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The experience of the U.S. Great Depression suggests parallels between 1920s mortgage lending and the recent financial crisis

Postel-Vinay, Natacha (2014) The experience of the U.S. Great Depression suggests parallels between 1920s mortgage lending and the recent financial crisis. LSE American Politics and Policy (18 Jul 2014). Blog Entry.

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Abstract

Bank lending was at the heart of the Global Financial Crisis when it began in 2008, with the collapse of subprime and ‘piggyback’ loans having detrimental effects. Using newly-discovered archival documents and a newly-compiled dataset from 1934, Natacha Postel-Vinay looks at the lessons of the Great Depression. She writes that the prevalence of ‘second mortgages’ (loans which supplemented regular mortgages due to borrowing limits) led to higher rates of foreclosure. This, in combination with a protracted foreclosure process, helped to severely weaken the liquidity of banks in the 1930s, contributing to their failure.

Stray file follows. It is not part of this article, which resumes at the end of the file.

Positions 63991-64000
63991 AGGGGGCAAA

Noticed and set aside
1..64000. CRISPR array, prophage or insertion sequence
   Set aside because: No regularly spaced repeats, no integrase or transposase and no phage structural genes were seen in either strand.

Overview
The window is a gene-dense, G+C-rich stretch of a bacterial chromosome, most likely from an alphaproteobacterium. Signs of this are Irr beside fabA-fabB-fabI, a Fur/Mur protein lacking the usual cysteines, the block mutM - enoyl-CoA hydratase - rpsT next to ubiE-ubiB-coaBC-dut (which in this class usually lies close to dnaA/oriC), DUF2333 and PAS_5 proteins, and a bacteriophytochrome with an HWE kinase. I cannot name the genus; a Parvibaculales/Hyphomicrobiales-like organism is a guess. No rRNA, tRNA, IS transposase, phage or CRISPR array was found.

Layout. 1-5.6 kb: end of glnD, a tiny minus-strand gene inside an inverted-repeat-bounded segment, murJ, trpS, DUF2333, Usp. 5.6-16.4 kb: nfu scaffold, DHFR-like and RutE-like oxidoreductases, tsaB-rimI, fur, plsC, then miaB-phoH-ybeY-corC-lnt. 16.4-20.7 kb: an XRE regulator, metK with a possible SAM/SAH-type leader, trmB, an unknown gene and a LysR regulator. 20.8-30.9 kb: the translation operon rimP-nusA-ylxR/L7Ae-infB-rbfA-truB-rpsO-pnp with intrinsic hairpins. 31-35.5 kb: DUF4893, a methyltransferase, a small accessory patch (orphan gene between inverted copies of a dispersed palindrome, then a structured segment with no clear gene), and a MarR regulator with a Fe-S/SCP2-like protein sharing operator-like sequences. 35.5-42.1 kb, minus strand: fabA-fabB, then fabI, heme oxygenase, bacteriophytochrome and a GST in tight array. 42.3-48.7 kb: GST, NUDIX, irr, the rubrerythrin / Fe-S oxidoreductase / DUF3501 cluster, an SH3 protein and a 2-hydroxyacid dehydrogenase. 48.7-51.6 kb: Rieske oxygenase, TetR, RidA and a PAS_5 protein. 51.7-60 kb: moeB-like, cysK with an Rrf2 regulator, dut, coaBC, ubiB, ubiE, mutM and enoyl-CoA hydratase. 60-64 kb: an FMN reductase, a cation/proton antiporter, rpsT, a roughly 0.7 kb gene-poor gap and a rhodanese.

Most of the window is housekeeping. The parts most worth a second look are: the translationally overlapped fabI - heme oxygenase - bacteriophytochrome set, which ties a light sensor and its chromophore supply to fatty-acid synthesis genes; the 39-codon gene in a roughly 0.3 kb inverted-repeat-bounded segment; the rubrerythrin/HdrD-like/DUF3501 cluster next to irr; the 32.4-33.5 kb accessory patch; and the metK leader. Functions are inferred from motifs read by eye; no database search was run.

Item Type: Online resource (Blog Entry)
Official URL: http://blogs.lse.ac.uk/usappblog/
Additional Information: © 2014 The Author; Online
Divisions: LSE
Subjects: H Social Sciences > HC Economic History and Conditions
H Social Sciences > HG Finance
Sets: Collections > LSE American Politics and Policy (USAPP) Blog
Date Deposited: 14 Aug 2014 11:34
Last Modified: 24 May 2019 23:16
URI: http://eprints.lse.ac.uk/id/eprint/59006

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